Two Years Later: United States Supreme Court decision in South Dakota v. Wayfair, Inc.
By John Bonk, National State & Local Tax Leader
It has been two years since the United States Supreme Court ruled on sales tax economic nexus, and the implications are still affecting taxpayers.
On June 21, 2018, the United States Supreme Court, in a 5-4 decision, ruled in favor of South Dakota and its economic nexus provisions for sales tax collection (South Dakota v. Wayfair, Inc.). In so doing, the Court overturned its prior decision in Quill (Quill Corp. v. North Dakota), which required that a retailer have a physical presence in a state, in order to be required to collect sales tax for sales in that state. The South Dakota statute requires remote retailers with annual in-state sales exceeding $100,000 or 200 separate transactions to collect and remit sales tax.
In the two years since the Wayfair decision, almost every state has issued or modified its sales tax economic nexus laws. While the most common thresholds mirror those of South Dakota, states have unique thresholds for sales and transactions triggering nexus. Some states have tried to simplify sales tax collection by allowing remote sellers to charge a single state and local tax rate to consumers in their states; however, this treatment remains the exception, as most states still require the application of the specific sales tax rate at the location of delivery. The only two states with a sales tax that have yet to pass an economic nexus rule are Florida and Missouri.
States have also passed Marketplace Facilitator rules. Under these rules, marketplace facilitators, such as Amazon, are responsible for sales tax collection on sales by third parties utilizing their platforms.
The expansion of income tax nexus as a result of the Wayfair case has not been as expansive as was originally expected. Only a few states since the Wayfair decision have expanded their income or gross receipt taxes to mirror the ruling. This expansion is something that we would expect to see continue as states try to make up for lost revenue stemming from the COVID-19 pandemic.
As expected, as a result of Wayfair, many taxpayers were required to register, collect, and remit sales tax in a large number of states. Not as obvious, the ability to correctly collect the tax was a large hurdle for taxpayers. Research into the taxability of products and investment in the necessary software so that taxpayers could correctly invoice their customers were costs that many may have not understood when the decision was handed down.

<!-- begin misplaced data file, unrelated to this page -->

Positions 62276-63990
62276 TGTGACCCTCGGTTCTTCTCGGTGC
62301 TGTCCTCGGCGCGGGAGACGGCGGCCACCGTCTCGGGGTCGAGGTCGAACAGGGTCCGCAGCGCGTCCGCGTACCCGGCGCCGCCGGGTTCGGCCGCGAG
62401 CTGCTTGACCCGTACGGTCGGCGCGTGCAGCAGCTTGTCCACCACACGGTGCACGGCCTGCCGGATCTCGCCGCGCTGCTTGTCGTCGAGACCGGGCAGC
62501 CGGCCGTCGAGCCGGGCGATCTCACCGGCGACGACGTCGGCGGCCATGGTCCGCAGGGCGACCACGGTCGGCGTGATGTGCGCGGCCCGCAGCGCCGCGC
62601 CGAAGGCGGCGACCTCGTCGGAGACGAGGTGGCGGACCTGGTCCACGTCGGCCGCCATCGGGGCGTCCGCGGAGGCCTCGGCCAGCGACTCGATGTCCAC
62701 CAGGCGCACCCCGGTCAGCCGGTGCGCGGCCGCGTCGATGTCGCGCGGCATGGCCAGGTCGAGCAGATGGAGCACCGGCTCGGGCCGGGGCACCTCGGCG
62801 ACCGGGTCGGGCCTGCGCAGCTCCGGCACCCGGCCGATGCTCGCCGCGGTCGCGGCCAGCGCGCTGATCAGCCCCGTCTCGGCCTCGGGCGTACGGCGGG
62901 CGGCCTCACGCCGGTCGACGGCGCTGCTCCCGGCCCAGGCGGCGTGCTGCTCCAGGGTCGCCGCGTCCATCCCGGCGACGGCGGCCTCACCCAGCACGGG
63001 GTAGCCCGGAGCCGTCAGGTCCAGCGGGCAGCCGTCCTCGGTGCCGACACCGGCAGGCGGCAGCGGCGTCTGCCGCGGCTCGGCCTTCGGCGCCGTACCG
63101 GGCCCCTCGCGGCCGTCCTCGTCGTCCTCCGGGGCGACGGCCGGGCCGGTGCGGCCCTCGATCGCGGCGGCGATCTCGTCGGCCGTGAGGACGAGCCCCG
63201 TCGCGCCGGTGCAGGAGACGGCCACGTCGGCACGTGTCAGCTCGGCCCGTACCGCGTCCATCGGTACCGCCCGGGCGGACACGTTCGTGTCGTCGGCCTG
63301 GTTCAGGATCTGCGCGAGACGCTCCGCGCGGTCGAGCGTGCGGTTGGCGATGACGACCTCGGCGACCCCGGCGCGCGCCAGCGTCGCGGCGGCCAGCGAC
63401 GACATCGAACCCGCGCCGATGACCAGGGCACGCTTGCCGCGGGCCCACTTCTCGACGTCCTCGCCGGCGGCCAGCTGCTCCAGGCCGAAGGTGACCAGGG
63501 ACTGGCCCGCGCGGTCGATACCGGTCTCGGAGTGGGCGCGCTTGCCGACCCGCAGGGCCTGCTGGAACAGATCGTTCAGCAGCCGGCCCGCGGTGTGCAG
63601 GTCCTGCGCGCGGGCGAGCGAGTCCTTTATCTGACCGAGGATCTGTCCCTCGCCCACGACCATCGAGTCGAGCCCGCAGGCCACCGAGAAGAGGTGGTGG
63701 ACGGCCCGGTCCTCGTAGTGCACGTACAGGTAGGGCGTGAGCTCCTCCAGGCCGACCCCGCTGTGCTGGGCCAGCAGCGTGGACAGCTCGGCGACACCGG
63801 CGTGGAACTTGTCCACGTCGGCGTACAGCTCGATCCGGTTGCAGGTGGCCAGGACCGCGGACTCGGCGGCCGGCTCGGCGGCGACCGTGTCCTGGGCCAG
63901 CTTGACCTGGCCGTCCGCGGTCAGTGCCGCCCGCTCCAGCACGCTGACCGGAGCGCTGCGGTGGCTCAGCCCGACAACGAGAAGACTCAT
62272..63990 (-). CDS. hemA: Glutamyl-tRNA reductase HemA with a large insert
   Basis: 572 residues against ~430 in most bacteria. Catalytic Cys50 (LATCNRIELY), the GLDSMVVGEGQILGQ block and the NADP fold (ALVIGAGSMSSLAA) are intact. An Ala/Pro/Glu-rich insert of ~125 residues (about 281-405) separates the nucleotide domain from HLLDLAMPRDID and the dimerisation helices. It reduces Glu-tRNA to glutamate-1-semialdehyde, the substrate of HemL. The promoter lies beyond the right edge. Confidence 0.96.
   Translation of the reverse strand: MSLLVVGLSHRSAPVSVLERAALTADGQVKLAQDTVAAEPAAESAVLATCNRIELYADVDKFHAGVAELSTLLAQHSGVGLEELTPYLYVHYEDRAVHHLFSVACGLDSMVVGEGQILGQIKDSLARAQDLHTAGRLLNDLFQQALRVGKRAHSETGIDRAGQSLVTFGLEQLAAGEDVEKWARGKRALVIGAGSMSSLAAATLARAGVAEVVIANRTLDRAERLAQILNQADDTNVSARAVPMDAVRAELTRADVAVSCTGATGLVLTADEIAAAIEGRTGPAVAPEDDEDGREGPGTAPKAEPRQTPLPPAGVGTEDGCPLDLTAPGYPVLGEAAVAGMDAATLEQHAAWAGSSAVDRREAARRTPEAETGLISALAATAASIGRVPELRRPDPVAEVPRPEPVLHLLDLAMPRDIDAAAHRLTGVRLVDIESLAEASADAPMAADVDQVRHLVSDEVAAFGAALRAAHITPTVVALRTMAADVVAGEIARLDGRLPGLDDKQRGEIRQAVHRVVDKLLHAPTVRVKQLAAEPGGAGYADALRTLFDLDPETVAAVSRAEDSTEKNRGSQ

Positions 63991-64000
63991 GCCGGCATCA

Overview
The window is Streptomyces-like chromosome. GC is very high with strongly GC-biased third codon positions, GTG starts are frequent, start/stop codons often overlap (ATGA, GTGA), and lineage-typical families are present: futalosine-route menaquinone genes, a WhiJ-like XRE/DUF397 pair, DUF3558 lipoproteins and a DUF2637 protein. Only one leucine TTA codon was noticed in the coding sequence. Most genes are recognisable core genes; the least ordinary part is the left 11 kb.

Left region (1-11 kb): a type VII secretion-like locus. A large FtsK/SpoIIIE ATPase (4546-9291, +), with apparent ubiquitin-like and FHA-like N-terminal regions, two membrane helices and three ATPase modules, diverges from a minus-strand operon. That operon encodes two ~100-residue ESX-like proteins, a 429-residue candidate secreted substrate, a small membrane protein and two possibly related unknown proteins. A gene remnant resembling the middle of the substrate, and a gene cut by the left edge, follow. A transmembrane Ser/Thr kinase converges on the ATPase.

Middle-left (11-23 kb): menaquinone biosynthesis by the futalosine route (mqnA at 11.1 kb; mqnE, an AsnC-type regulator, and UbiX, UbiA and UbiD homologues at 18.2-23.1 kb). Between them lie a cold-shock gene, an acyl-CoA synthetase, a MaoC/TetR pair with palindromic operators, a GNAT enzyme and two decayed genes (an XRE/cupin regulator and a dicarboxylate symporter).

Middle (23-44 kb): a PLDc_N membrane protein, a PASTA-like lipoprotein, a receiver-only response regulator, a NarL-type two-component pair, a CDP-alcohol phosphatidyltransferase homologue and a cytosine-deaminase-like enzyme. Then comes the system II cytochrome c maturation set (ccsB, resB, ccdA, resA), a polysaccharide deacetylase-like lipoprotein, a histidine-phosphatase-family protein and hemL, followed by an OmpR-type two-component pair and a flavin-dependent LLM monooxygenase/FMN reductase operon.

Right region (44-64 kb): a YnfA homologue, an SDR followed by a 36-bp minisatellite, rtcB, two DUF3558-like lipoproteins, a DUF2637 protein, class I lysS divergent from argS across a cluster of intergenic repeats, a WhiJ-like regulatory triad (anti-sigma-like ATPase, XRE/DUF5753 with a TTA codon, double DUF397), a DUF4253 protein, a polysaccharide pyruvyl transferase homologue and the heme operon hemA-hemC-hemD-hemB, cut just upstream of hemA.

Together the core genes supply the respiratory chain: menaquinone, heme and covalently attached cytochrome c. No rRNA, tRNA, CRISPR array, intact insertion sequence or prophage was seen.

The 200-transaction threshold that a number of states have elected to use has put many taxpayers in the position of having to make business decisions about whether to strictly follow the economic nexus laws, even when the potential exposure of non-collection is greater than the cost to file the returns. A taxpayer with an average transaction of $25 would meet many states’ thresholds requiring only $5,000 of sales, making the total tax uncollected around $350. This situation is why many states amended their initial rules to remove the transaction threshold for sales tax economic nexus and rely on a sales threshold instead.
The ruling also brought many historical sales tax exposures to the front of taxpayers’ minds. It is important to understand that the Wayfair decision didn’t negate a prior nexus-creating activity in earlier years, so a taxpayer who registers to collect sales tax following Wayfair, but had prior nexus due to physical presence that had gone unaddressed, will still have exposure for those prior years. The only ways to properly address previous-year sales tax exposure are to file all delinquent returns or enter into a voluntary disclosure agreement with the state.
Taxpayers who were slow to respond to the Wayfair decision had only a small amount of time for non-compliance; however, now two years out, the potential exposure is much larger. The longer these rules go unaddressed, the larger the exposure grows. If a taxpayer never files a return, the statute of limitations never begins, so a state has the ability to audit a company dating from the origination of nexus.
Taxpayers who have not addressed sales tax economic nexus should make sure to speak to their tax professionals to understand exposure. Taxpayers who addressed the implications of the decision in prior years should make sure that any state changes over the last two years have not changed the implications of that initial analysis. State taxes are always changing, and any analysis should be updated periodically to confirm that any changes have not altered the original conclusions.
These issues are an immediate concern for taxpayers because of the COVID-19 pandemic. States are likely to be more aggressive in identifying taxpayers who should be filing sales taxes, in order to help make up for lost revenue. Once contacted by a state about delinquent filings, taxpayers are generally no longer allowed to pursue voluntary disclosure agreements with states and are, therefore, subject to penalties on uncollected sales taxes.